Laura through the look­ing glass

Laura Wade is one of the coun­try’s lead­ing young play­wrights. Arts re­porter Nick Ahad talked to her about her new play.

Yorkshire Post - Culture & The Guide - - STAGE -

LAURA Wade laughs at the sug­ges­tion that she’s the hottest new play­wright around.

“Isn’t that Polly Sten­ham?” says Wade, re­fer­ring to the writer of That Face, a new pro­duc­tion of which opens in Sh­effield next month.

True, Sten­ham is a rare wun­derkind who is praised as the sort of writer who comes around once in a gen­er­a­tion. Wade per­haps ranks be­hind her in the league ta­ble of bright young things in the­atre­land, but there are not many oth­ers ahead of her.

Still only 32, Wade has an Olivier Award nom­i­na­tion and a Crit­ics’ Cir­cle award for most promis­ing play­wright.

London and the the­atre elite be­came aware of Wade when her sec­ond and third plays ran si­mul­ta­ne­ously in the cap­i­tal. The na­tional cov­er­age re­ferred to Colder than Here and Breath­ing Corpses as her “first and sec­ond” plays, but here in Wade’s home county, we know bet­ter.

Wade’s first play was ac­tu­ally Limbo. Set in Sh­effield, it de­buted at the Stu­dio, the the­atre which sits next to the Cru­cible. Wade wrote it as a 17-year-old school­girl and she was just 18 when it was first per­formed.

Grow­ing up in Ec­cle­sall, in a “house full of books”, Wade de­scribes her­self as “mad about words”.

She at­tended Lady Man­ners School, in Bakewell, where Wade was aca­dem­i­cally strong, but also de­ter­mined – even if her teach­ers were de­ter­mined oth­er­wise – to fol­low a ca­reer in the the­atre.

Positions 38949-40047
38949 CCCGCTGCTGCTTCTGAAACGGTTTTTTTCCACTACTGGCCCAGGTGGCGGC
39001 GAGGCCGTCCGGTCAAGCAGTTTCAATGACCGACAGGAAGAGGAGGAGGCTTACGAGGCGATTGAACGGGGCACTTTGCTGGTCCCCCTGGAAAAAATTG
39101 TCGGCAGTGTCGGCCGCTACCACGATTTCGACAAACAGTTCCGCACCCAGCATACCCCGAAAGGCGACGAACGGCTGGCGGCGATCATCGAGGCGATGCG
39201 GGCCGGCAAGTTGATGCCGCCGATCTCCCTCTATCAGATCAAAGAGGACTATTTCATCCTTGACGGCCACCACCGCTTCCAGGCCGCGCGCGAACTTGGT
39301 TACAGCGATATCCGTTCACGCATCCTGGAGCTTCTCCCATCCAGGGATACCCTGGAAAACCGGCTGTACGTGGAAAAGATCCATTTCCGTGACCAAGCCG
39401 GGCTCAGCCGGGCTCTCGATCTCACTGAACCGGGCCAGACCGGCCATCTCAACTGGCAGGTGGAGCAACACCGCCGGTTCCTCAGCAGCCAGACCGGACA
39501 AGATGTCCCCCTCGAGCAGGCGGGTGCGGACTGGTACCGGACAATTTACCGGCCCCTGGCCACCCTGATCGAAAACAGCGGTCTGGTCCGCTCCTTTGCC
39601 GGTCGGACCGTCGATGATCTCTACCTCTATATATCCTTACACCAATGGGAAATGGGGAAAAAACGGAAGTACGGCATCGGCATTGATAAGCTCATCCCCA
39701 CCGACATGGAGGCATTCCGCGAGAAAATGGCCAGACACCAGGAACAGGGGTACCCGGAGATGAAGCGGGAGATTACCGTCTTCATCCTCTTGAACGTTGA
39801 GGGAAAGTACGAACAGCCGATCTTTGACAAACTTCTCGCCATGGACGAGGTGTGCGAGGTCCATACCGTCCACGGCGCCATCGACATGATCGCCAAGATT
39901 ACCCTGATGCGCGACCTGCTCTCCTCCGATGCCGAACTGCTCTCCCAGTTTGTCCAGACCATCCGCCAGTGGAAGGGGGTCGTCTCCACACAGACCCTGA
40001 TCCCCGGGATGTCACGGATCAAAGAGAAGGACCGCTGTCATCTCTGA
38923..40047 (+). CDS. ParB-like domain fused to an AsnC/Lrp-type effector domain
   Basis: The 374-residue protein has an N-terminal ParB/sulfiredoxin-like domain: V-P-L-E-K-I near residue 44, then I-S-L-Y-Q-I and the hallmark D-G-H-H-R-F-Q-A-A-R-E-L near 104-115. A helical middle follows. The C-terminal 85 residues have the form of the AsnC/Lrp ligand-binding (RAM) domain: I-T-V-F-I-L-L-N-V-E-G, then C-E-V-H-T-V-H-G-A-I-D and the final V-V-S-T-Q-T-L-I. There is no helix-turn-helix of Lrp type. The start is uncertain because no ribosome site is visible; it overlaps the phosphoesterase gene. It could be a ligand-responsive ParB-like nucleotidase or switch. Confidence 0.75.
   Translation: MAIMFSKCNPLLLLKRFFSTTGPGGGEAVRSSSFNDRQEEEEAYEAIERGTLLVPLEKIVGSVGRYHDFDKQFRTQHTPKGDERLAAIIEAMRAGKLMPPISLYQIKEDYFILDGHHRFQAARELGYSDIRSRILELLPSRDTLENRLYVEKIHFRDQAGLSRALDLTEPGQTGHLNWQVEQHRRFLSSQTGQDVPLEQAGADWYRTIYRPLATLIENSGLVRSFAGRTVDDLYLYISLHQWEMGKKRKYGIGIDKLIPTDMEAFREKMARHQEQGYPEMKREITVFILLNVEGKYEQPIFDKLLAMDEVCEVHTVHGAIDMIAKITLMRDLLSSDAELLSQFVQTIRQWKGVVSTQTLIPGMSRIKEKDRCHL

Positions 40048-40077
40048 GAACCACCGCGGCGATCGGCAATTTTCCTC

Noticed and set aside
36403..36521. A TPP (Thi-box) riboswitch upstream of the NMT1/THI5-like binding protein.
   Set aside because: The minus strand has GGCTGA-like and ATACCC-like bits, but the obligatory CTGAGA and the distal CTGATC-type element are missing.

Wade was clearly pre­co­cious. She first had the idea to be­come a play­wright when she was on work ex­pe­ri­ence at Sh­effield Cru­cible – she wrote to the the­atre ask­ing to shadow a di­rec­tor for a fort­night and asked her school for two weeks off.

“The school was re­ally good about en­cour­ag­ing me and al­low­ing me to take the time off to do my work ex­pe­ri­ence at the Cru­cible,” says Wade.

“I was in a re­hearsal one day, I had the idea that I wanted to be a di­rec­tor, and a play­wright asked me if I had ever thought about writ­ing my own work. I de­cided to give it a go.”

The de­ter­mined Wade set about writ­ing her first play and once it was fin­ished had no idea what to do.

“I wasn’t sure if I was sup­posed to, or even if I could, send it out. The only place I knew was the Cru­cible, so I sent it there,” she says.

Open­ing night held a shock for the young play­wright.

“It was re­ally quite ter­ri­fy­ing and I re­mem­ber be­ing a bit sur­prised when the au­di­ence turned up on the first night,” she says.

“That first ex­pe­ri­ence of peo­ple sit­ting in a room and lis­ten­ing to the words I had writ­ten was mag­i­cal. I was hooked from then.”

Af­ter that first play, Wade stud­ied drama at Bris­tol Uni­ver­sity and then went to London, work­ing temp jobs and de­ter­mined to make her name as a writer.

A writ­ers group at the Royal Court helped to kick-start her ca­reer and she hasn’t looked back.

Wade re­turns to her home city this month with a new in­ter­pre­ta­tion of Alice in Won­der­land.

“I can’t tell you how ex­cited I am to have a play on at the Cru­cible,” says Wade. “Apart from the fact that I think it’s one of the most ex­cit­ing the­atre spa­ces in the coun­try, it’s the first place I re­mem­ber see­ing any the­atre. My first clear me­mory is of see­ing The Rail­way Chil­dren there.

“It’s won­der­ful to think young peo­ple in Sh­effield might get their first ex­pe­ri­ence in the Cru­cible see­ing my play.”

Re­view, page 16.

LAURA WADE: Back in Sh­effield.

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